Being a global company has its perks. There’s a lot of money to be made overseas. But the biggest US tech companies are finding out that there’s also a downside: Every country where you make money is a country that could try to regulate you.
It’s hard to keep track of all the tech-related antitrust action happening around the world, in part because it doesn’t always seem to be worth paying close attention to. In Europe, which has long been home to the world’s most aggressive regulators, Google alone was hit with a $2.7 billion fine in 2017, a $5 billion fine in 2018, and a $1.7 billion fine in 2019. These sums would be devastating for most companies, but they are little more than rounding errors for a corporation that reported $61.9 billion in revenue last quarter.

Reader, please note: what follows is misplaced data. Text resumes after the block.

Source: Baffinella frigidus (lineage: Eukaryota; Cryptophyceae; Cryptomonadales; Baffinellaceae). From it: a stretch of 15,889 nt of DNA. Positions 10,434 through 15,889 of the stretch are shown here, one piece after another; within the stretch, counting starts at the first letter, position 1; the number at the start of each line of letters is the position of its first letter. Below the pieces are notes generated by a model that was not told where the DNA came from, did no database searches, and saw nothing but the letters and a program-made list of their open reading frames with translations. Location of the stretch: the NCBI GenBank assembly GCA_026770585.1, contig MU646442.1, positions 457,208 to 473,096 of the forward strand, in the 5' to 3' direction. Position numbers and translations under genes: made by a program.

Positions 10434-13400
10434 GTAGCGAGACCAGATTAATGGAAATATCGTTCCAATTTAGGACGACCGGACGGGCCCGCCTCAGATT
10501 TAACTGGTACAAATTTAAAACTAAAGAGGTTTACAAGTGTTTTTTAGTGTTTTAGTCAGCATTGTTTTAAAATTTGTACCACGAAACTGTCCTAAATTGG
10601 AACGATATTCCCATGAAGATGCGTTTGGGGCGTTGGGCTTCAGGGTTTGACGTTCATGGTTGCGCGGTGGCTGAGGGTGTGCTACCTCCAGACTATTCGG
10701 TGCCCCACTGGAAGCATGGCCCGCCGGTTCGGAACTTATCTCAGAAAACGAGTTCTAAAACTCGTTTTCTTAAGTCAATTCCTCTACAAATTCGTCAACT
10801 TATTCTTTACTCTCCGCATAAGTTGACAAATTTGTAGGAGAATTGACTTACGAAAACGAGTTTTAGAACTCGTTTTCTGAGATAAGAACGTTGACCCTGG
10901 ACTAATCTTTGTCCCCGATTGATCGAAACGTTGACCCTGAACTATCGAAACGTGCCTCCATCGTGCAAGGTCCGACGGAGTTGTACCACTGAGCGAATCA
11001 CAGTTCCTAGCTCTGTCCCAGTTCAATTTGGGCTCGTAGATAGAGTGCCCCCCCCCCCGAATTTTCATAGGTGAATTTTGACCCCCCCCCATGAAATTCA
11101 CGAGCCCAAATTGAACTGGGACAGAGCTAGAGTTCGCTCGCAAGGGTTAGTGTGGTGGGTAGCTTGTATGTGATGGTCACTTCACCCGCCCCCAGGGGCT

Increasingly, however, foreign countries are going beyond slap-on-the-wrist fines. Instead, they’re forcing tech companies to change how they do business. In February, Australia passed a law giving news publishers the right to negotiate payments from dominant internet platforms—effectively, Facebook and Google. In August, South Korea became the first country to pass a law forcing Apple and Google to open their mobile app stores to alternate payment systems, threatening their grip on the 30 percent commission they charge developers. And in a case with potentially huge ramifications, Google will soon have to respond to the Turkish competition authority’s demand to stop favoring its own properties in local search results.
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